To complete this project as specified in the plans, a buyer will need to spend fifty million on the finish work, so he better like the style. If he demos existing construction and starts again, he needs to be prepared to spend five million on top of the sixty million for the land, because he will be dealing with steel-and-concrete construction meant to ride out an 8.2 quake with no damage.
As a hope-to-be real-estate agent, Holly doesn't dream of getting the commission for the Turnbridge house. She will be content selling properties in middle-class neighborhoods to people who are thrilled to have their own homes.
In fact, if she could trade her modest real-estate dream for a guarantee that she and Mitch would survive the ransom exchange, she would be content to remain a secretary. She is a good secretary and a good wife; she will try hard to be a good mom, too, and she will be happy with that, with life, with love.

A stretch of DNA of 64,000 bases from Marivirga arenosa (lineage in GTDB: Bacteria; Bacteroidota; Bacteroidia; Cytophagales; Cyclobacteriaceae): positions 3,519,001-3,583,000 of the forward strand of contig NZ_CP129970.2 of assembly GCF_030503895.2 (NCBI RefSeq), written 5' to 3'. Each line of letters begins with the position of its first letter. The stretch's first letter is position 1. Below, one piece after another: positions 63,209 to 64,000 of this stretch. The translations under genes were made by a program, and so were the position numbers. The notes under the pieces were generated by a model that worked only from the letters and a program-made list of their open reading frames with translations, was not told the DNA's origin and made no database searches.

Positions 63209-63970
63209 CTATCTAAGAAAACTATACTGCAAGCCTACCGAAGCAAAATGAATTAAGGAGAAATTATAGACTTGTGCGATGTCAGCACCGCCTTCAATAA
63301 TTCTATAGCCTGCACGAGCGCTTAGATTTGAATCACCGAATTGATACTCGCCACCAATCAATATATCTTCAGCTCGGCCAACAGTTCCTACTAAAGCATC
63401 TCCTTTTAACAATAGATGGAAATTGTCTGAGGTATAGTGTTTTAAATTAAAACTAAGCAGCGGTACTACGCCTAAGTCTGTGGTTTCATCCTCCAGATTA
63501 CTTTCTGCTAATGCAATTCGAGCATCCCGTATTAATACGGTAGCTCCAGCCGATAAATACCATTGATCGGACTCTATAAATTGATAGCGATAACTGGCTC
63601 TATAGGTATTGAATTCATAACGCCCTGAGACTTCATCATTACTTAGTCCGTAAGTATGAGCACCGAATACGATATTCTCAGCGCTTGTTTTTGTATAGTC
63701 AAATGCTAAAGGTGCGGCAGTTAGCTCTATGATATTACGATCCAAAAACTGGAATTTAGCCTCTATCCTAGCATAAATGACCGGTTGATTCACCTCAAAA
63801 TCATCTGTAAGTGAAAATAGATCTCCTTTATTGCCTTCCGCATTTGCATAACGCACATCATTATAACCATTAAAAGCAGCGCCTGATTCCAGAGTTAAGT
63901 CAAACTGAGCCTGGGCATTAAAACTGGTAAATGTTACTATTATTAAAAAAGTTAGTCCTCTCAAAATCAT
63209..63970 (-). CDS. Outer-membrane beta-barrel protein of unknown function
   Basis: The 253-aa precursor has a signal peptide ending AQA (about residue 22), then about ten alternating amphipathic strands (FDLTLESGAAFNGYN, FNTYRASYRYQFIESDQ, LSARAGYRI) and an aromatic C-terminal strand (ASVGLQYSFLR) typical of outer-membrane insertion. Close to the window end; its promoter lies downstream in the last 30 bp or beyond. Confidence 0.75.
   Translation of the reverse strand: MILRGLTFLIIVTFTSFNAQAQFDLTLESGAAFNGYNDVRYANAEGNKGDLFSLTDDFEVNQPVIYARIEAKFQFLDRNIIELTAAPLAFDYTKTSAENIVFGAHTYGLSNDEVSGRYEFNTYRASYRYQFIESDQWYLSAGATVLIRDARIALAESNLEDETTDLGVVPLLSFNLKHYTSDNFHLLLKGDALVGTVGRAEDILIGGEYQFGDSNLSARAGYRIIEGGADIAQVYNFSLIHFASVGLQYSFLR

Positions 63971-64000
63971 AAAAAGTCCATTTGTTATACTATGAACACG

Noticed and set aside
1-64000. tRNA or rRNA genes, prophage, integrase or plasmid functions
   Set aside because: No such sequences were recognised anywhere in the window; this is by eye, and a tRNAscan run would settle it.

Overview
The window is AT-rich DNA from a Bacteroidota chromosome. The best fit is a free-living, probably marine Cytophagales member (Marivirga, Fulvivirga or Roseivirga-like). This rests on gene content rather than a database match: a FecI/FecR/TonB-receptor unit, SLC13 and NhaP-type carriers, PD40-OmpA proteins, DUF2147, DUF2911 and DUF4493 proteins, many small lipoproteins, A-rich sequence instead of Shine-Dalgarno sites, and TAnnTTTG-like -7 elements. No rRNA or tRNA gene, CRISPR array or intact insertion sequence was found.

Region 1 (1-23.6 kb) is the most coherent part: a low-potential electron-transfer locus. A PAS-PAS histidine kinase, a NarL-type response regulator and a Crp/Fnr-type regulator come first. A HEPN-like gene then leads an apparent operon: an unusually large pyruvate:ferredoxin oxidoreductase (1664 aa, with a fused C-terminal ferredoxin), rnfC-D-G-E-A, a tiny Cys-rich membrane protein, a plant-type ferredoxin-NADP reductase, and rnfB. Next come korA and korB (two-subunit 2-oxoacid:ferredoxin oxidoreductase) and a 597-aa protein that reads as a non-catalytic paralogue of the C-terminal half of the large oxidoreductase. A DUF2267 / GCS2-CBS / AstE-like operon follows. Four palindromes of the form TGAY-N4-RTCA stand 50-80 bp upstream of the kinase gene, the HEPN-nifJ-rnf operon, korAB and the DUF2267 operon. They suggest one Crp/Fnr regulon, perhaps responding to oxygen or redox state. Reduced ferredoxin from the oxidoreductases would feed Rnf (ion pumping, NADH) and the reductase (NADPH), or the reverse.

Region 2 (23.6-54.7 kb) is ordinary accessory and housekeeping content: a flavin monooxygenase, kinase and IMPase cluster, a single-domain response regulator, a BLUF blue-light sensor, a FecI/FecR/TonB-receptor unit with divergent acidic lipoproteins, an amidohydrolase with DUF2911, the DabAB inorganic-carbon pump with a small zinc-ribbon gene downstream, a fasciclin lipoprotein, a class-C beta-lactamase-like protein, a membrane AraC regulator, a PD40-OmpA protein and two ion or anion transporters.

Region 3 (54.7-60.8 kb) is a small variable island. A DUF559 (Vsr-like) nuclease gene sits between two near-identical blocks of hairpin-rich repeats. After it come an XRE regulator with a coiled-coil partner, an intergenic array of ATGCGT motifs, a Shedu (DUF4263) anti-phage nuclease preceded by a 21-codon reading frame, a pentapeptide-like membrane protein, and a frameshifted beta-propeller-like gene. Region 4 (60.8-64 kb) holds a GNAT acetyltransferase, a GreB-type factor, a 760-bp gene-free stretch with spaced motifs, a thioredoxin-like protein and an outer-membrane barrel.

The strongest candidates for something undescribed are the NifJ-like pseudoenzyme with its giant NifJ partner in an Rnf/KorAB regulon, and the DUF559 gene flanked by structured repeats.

But no such deal can be made; her fate remains in her own hands, literally and figuratively. She will have to act when the time comes for action. She has a plan. She is ready for the risk, the pain, the blood.
The creep returns. He has put on a gray windbreaker and a pair of thin, supple gloves.
She is sitting on the floor when he enters, but she gets to her feet as he approaches her.
Violating the concept of personal space, he stands as close to Holly as a man would stand just before taking her in his arms to dance.
"In Duvijio and Eloisa Pacheco's house in Rio Lucio, there are two red wooden chairs in the living room, railback chairs with carved cape tops."
He places his right hand on her left shoulder, and she is glad that it is gloved.
"On one red chair," he continues, "stands a cheap ceramic figurine of Saint Anthony. On the companion chair stands a ceramic of a boy dressed for church."
"Who is the boy?"
"The figurine represents their son, also named Anthony, who was run down and killed by a drunk driver when he was six. That was fifty years ago, when Duvijio and Eloisa were in their twenties."